I so needed to get a grip! What if the world really was flat, with only the 150 foot wall of the Southern Ice between us and an eternal drop into Oblivion? What if the Bermuda Triangle was an extra-terrestrial King's Cross, with trains (or ships and planes) leaving every fifteen minutes or so, stopping at Peterborough, Newark, Doncaster and Alpha Centauri?
What if anyone actually gave a toss?
I took another one of those deep breaths people recommend to steady your nerves. Was there some magic medicine in air? I suppose there was. Oxygen. Daft question really.
"Nothing," I said, managing a half hearted smile. The other half had a go, but couldn't quite manage it. Oh well, a smile is always half full rather than half empty.
I needed to get this dream going, if, indeed, it was going anywhere. For all I knew it could be tomorrow or next week by now. It had been so long since I'd had a sleep that wasn't drug induced, I figured my body could be making up for lost time. Perhaps Joy was here to keep me occupied while my body recuperated. Dreams being what they were though, I could have just dozed off for five minutes. Either way, if there was a point, I wished Joy would get us to it. (Yeah. Me too buddy)
"Are you sure?" she asked. How could anything be wrong with that voice caressing me? How could any problem be a problem while those eyes sparkled?
"I'm sure," I said. "I'm fine." I sat a little straighter, my slump becoming more of a slouch. It wasn't much, but it was an improvement. "You were saying?"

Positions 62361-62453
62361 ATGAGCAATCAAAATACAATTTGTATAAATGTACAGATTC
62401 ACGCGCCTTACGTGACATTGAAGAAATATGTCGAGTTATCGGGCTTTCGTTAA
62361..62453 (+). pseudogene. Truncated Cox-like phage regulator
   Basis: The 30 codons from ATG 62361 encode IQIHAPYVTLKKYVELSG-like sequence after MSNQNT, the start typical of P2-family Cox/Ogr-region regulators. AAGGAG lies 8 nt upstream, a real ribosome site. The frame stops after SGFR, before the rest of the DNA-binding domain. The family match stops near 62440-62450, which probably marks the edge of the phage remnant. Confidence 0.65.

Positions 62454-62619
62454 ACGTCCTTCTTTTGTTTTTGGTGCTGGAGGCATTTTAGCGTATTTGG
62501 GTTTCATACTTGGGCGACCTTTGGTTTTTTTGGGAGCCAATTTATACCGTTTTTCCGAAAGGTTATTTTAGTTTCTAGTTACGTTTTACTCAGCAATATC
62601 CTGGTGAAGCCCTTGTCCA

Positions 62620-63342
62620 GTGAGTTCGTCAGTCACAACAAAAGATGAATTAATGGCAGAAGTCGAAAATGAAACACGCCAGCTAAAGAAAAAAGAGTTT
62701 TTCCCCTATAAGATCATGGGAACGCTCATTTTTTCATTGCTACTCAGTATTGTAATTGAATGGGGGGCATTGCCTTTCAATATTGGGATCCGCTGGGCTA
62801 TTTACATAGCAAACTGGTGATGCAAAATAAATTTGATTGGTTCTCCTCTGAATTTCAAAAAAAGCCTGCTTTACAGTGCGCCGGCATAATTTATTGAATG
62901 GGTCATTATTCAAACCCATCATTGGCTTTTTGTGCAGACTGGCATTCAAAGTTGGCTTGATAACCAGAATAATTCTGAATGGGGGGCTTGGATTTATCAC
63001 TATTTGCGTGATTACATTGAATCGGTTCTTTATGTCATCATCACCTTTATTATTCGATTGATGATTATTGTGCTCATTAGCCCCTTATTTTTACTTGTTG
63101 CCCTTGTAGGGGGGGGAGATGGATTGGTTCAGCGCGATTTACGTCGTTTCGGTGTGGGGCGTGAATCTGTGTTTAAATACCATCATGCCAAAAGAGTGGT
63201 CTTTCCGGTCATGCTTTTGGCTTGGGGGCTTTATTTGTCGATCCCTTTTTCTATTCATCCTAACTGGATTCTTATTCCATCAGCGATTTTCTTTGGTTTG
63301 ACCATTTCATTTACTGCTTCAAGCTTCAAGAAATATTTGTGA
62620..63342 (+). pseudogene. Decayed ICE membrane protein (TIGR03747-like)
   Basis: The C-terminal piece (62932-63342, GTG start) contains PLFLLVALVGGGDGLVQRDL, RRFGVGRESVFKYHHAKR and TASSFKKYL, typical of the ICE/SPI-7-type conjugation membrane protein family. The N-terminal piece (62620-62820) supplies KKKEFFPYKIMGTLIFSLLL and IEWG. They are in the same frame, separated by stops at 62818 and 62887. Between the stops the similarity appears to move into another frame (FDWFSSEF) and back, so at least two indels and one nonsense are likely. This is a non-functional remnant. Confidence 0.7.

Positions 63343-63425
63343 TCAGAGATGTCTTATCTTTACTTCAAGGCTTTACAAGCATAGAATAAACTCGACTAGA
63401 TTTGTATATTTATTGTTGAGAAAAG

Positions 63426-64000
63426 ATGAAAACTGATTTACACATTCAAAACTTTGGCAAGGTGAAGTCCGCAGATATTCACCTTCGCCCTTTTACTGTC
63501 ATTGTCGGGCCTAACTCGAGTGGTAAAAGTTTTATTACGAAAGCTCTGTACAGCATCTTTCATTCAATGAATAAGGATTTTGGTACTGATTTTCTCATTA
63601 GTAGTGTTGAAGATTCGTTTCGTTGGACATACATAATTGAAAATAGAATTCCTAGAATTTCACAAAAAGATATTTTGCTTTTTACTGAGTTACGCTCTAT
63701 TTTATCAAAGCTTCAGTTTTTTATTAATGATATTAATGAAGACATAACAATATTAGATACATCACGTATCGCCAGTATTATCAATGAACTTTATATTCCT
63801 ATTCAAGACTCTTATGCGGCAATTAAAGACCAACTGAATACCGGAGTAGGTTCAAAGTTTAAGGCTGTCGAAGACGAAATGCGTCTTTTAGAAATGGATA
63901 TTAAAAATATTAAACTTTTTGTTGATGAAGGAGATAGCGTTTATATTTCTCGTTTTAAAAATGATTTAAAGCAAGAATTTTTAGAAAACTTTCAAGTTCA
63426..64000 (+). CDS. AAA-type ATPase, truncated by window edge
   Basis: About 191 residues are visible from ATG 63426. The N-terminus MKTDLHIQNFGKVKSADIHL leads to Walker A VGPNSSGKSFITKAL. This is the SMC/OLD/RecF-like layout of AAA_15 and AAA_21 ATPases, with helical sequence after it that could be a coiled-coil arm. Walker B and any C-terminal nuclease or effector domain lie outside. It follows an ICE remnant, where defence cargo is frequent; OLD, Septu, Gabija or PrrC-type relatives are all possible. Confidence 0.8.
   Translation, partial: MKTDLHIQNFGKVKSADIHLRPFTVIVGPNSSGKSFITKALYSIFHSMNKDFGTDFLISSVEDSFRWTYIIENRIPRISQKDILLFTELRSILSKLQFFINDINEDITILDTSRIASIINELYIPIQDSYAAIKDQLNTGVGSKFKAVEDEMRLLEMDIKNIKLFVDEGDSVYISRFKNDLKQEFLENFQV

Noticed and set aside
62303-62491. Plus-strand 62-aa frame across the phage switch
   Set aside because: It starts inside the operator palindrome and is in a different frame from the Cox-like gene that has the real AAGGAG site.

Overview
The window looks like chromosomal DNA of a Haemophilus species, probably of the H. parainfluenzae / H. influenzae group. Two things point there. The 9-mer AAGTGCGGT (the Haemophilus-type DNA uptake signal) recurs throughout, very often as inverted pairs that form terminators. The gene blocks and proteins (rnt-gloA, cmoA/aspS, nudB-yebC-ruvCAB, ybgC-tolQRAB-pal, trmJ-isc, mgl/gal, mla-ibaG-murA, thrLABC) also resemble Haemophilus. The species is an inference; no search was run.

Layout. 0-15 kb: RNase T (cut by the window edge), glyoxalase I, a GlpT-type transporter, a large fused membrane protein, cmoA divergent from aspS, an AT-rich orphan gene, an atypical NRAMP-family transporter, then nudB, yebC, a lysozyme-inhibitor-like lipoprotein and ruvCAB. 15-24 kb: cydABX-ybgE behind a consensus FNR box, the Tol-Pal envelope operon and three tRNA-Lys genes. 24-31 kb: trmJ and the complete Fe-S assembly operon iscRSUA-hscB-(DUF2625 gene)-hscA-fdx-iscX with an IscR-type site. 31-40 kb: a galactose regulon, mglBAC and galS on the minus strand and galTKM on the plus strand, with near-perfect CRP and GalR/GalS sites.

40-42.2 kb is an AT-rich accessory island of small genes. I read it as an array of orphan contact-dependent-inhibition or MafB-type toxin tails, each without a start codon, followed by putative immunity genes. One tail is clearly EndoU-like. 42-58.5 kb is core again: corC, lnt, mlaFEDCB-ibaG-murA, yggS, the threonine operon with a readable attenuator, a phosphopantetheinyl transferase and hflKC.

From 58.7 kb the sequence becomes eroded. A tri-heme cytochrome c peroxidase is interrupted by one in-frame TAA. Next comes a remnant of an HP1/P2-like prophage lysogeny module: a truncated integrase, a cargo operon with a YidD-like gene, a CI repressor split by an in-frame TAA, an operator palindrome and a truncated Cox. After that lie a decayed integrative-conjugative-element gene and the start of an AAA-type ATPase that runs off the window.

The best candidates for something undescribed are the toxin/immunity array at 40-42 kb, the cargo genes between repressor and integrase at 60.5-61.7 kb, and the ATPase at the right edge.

"Yes. You said you wished you could tell me something. Something I should know."
"Oh, that." She shook her head. "Don't worry about it."
What? She couldn't do that!
"You can't do that! You can't lay something like that down, and then take it away again."
Joy looked nervous, as if she'd let a secret out and had only just realised.
"No, really. Forget it. It's nothing."
I wasn't about to let it go. Joy could be in this dream to carry me through to next year for all I cared. Or she could be here for a reason, the voice of my subconscious working its way up to granting me an epiphany of some kind. Or, of course, she could be a zombie deciding whether to start on my nose or a nice bit of rump.
"Joy," I said, gripping her hand. It was warm. I would have thought zombies would be cold to the touch, so that was comforting. Maybe she wasn't wondering if she should have mustard or plain old ketchup. "Just tell me."
She snatched her hand away as if she thought I was trying to steal it. "I CAN'T!"
"I don't understand," I said. "You can't tell me? What? What's so big a secret you'll implode if you share it? It can't be that bad, can it?"
"It's not that. Nothing like that. I just can't tell you."
"Why?" I insisted. There had been times in our lives when, although we normally hid nothing from each other, we'd had to keep certain things to ourselves. I don't believe anyone is totally open about every tiny little thing with anyone else - siblings, partners, no-one. Whether it's down to guilt, embarrassment or sheer spite, some things are simply meant to kept to one's self, hidden away, held close to your chest lest they get snatched away and held up to scorn, ridicule or horror. Usually it's something small and petty and not worth worrying about, but not always.
Joy and I didn't share our biggest secret with each other. The fact that we could manipulate others' lives, destroying them in my case and making them so much better in her's, was something we'd not told anyone until it was too late. Joy let me know by posthumous letter. I'd told Dr. Connors in the comfort of an asylum; padded cells, padded seats, padded wallets.